abhangas by the saint-poets like Namadeva, Muktabayi and others. The
cause of Marathi literature got a further impetus from the rise of the
Mahanubhava sect, whose founder Chakradhara insisted that his followers
write in Marathi and not in Sanskrit. Among the literary works (mostly on
religious subjects) may be mentioned the Sisupalavadha of Bhanubhata,
the Rukminisvayamvara of Narendrapandita, the Nalopakhyana of
Nrisimhakesari and the Lilacharita of Mahendra.
Kakatiyas of Warangal
Early Rulers Their earliest known chief was Beta I, a feudatory of the
Western Chalukyas in the first half of the 11th century. He ruled over the
Koravi country in AP Beta was succeeded by his son Prola I. The loyalty of
Prola I to Chalukya Somesvara I earned for him Anumakonda-vishaya, as a
perma- nent fief. Prola I thus became the founder of the Kakatiya principality.
Prola I was succeeded by his younger son Beta II, who was in turn succeeded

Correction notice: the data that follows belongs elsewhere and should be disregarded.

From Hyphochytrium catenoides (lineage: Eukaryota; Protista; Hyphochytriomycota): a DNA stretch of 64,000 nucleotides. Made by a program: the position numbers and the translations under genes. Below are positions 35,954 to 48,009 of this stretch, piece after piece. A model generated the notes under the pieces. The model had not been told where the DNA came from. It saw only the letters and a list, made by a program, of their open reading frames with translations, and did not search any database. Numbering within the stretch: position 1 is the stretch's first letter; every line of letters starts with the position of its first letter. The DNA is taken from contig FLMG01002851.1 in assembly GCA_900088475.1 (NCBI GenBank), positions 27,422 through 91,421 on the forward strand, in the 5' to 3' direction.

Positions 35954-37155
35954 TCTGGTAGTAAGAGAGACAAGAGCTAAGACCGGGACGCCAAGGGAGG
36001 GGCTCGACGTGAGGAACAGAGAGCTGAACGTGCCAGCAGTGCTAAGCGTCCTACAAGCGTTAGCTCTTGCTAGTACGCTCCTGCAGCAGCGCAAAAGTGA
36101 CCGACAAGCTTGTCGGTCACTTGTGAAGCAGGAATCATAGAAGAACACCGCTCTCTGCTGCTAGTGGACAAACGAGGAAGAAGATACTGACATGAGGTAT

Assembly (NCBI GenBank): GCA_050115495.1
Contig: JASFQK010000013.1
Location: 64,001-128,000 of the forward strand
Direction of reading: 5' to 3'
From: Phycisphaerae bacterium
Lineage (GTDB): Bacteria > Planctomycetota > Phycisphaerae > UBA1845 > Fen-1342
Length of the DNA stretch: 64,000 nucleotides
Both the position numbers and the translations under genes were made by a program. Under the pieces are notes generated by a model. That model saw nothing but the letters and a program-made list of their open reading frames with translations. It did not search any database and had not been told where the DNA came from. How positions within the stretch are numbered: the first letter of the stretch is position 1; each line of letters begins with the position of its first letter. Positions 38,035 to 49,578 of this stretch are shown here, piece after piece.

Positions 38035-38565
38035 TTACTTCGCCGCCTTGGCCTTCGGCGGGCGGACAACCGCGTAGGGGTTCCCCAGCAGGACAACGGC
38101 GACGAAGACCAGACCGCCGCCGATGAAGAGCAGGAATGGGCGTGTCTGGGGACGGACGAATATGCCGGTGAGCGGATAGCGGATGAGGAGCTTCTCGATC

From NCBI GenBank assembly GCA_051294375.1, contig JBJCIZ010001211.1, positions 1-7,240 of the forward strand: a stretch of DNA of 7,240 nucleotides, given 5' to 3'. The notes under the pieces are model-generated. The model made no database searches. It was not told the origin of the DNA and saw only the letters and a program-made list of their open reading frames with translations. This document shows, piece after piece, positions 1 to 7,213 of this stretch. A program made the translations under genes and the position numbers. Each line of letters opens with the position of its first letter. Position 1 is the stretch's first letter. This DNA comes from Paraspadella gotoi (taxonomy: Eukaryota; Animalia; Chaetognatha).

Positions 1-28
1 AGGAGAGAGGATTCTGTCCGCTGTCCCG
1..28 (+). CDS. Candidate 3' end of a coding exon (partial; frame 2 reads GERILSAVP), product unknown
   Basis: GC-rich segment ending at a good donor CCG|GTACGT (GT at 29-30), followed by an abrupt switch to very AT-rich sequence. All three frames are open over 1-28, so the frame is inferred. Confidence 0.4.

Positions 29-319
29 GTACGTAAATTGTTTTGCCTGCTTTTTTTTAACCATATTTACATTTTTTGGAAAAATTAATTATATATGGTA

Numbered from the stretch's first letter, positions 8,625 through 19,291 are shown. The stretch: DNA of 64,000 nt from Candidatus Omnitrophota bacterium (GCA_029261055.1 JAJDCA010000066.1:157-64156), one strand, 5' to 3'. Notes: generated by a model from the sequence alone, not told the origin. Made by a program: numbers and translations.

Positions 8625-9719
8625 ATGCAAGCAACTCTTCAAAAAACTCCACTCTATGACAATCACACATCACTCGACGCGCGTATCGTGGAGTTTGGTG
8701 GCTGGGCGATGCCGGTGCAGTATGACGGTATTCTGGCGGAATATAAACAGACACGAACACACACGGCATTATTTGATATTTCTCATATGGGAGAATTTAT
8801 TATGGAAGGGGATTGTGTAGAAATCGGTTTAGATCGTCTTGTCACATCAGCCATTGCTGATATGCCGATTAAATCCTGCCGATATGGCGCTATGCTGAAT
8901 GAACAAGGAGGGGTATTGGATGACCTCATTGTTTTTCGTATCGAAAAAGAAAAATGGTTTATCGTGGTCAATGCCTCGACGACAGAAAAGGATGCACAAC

by his son, Durganripati.
Prola II The reign of Prola II, the next ruler, forms an important landmark
in the history of the Kakatiyas. He threw off the overlordship of the
Chalukyas and carved out for himself an independent kingdom which was
destined to grow under his successors into a powerful kingdom embracing the
whole of the Andhra country.
Rudradeva His achievements are described in his Anumakonda
inscription. According to it, he defeated a number of neighbouring princes
and extended his dominion right up to the banks of the Godavari. Turning to
the south, Rudradeva defeated four kings of the Telugu Choda origin. He also
invaded Vengi, but his authority in this area was challenged by the chiefs of
Velanadu. In the last year of his reign he came into conflict with the Seunas
(Yadavas) of Devagiri which resulted in his defeat and death.
Rudradeva was a patron of art and letters. He built magnificent temples in
his dominions, dedicated to the god Siva. It is probable that he built the
famous Thousand-Pillar temple at Anumakonda. He founded near his capital
Anumakonda, a new town called Orugallu, modern Warangal. which became